Self - Efficacy , Motivation , and Performance

Abstract

This article discusses the relation of self-efficacy to motivation and performance in cognitive and sport domains, Self-efficacy refers to one's beliefs about accomplishing a task and can influence choice of activities, effort, persistence, and achievement. People enter activities with varying levels of self-efficacy derived fund prior experience, personal qualities, and social support. As they work on tasks they acquire information about how well they are doing. This information influences their self-efficacy for continued learning and performance. Research is described in which interventions involving models, goal setting, and feedback, were employed to affect self-efficacy. Regardless of domain, research shows that self-efficacy helps to predict motivation and performance, and studies testing causal models highlight the important role played by self-efficacy. Suggestions for future research are given, along with implications of theory and research for education and training. Article: The role of self-efficacy in motivation and performance has been increasingly explored since Bandura's (1977a, 1977b) original publications. Self-efficacy refers to, "People's judgments of their capabilities to organize and execute courses of action required to attain designated types of performances" (Bandura, 1986, p. 391). Stated differently, we might say that self-efficacy involves one's beliefs about accomplishing a task. Research shows that self-efficacy predicts such outcomes as cognitive skill learning, smoking cessation, pain tolerance, athletic performance, career choices, assertiveness, coping with feared events, recovery from heart attack, and sales performance (Bandura, 1986; Maddux, 1993; Schunk, 1989). This article focuses on the relation of self-efficacy to motivation and performance in the cognitive and sport domains. Initially I present an overview of self-efficacy theory to include causes and consequences of selfefficacy. I then discuss research on three types of interventions de-signed to affect self-efficacy: models, goal setting, feedback. Some evidence is provided on the utility of self-efficacy as a predictor of behavior. The article concludes with future research directions and implications of research findings for education and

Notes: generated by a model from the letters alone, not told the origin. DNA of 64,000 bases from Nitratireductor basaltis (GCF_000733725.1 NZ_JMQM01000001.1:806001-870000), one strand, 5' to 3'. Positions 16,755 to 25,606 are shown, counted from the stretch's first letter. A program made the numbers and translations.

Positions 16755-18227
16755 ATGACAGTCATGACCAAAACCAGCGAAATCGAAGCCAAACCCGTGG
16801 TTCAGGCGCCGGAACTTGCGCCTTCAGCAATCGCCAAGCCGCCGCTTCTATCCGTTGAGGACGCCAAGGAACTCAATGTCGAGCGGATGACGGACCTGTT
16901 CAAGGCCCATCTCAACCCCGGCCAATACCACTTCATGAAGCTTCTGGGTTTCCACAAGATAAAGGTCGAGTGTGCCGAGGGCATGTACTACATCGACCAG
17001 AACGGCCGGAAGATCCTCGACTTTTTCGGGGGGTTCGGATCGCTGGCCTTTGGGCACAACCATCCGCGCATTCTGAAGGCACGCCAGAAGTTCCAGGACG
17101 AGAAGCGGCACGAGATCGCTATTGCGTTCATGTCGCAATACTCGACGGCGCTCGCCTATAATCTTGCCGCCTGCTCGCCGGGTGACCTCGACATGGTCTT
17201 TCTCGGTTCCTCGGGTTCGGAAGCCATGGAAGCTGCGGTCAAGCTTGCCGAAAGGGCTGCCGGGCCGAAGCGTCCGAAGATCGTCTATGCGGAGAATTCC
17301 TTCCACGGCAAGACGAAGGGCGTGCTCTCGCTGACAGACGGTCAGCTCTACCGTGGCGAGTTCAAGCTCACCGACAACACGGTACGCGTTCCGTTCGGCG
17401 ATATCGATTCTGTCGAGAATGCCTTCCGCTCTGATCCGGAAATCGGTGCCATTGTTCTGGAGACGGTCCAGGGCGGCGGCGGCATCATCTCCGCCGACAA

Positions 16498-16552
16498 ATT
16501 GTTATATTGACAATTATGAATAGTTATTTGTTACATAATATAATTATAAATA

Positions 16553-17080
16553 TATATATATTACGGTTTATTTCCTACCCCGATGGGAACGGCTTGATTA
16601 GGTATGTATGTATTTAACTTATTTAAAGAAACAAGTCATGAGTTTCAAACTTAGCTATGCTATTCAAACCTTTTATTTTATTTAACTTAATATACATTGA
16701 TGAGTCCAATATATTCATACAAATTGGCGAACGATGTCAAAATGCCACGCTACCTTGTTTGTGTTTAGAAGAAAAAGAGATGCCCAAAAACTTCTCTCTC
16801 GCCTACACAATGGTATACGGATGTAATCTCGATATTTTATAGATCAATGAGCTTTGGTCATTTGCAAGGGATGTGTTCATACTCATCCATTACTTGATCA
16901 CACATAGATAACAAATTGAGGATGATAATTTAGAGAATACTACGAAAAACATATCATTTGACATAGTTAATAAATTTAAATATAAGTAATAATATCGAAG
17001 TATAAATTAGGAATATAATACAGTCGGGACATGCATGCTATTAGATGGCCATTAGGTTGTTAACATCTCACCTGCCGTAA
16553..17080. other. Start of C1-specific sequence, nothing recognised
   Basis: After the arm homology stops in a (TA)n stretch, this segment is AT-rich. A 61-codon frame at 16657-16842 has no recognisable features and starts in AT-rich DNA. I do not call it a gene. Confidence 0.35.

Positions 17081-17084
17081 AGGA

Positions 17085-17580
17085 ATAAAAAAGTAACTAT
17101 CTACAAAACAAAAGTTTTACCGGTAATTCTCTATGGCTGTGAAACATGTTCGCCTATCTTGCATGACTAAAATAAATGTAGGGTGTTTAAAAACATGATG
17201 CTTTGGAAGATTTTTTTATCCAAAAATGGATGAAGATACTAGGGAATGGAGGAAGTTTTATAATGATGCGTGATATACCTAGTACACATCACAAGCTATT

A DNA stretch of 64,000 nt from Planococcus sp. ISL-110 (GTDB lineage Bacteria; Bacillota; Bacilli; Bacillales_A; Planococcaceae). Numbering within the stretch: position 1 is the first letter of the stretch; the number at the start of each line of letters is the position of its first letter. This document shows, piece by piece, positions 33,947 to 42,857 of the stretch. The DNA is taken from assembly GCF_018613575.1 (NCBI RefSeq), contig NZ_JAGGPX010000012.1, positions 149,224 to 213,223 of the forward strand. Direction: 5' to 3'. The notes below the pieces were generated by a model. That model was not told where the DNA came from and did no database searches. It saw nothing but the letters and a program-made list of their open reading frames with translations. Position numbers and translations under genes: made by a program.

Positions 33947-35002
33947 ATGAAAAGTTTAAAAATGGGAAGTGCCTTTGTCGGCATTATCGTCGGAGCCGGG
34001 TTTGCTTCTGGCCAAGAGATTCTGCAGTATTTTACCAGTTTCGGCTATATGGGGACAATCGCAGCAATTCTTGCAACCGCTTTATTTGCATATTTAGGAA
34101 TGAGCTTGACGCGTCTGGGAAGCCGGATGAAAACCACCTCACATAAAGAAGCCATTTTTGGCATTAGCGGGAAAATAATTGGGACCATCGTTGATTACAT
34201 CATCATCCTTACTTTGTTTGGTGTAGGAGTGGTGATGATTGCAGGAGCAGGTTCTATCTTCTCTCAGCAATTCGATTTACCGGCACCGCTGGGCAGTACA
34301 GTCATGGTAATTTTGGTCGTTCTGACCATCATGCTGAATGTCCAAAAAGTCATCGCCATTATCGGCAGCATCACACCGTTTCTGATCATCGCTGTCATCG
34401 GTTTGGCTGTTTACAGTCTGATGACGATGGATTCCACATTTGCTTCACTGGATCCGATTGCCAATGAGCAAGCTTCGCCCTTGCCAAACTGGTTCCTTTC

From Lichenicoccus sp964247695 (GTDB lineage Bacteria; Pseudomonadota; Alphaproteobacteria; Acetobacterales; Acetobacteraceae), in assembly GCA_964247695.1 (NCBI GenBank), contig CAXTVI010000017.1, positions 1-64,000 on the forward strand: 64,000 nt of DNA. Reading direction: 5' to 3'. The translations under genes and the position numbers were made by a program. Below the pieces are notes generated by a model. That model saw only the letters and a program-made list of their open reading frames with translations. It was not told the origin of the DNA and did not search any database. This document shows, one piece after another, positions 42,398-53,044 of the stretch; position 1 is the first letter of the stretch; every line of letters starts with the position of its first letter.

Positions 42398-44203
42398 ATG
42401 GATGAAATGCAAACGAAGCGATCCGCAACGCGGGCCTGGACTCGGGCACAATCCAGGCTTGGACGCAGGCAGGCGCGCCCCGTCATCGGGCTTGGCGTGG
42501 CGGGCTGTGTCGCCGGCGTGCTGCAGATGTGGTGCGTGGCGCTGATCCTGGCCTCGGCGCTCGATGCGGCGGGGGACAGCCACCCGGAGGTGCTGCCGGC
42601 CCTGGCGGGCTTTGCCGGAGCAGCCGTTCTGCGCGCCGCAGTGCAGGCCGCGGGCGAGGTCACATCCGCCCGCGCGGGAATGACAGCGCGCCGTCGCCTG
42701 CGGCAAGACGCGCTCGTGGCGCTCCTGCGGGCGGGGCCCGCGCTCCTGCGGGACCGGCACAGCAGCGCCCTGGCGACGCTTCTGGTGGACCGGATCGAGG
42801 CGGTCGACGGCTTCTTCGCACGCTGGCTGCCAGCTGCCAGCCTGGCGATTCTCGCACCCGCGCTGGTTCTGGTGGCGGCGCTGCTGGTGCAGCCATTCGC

Cite this paper

@inproceedings{Schunk2011SelfE, title={Self - Efficacy , Motivation , and Performance}, author={Dale H. Schunk}, year={2011} }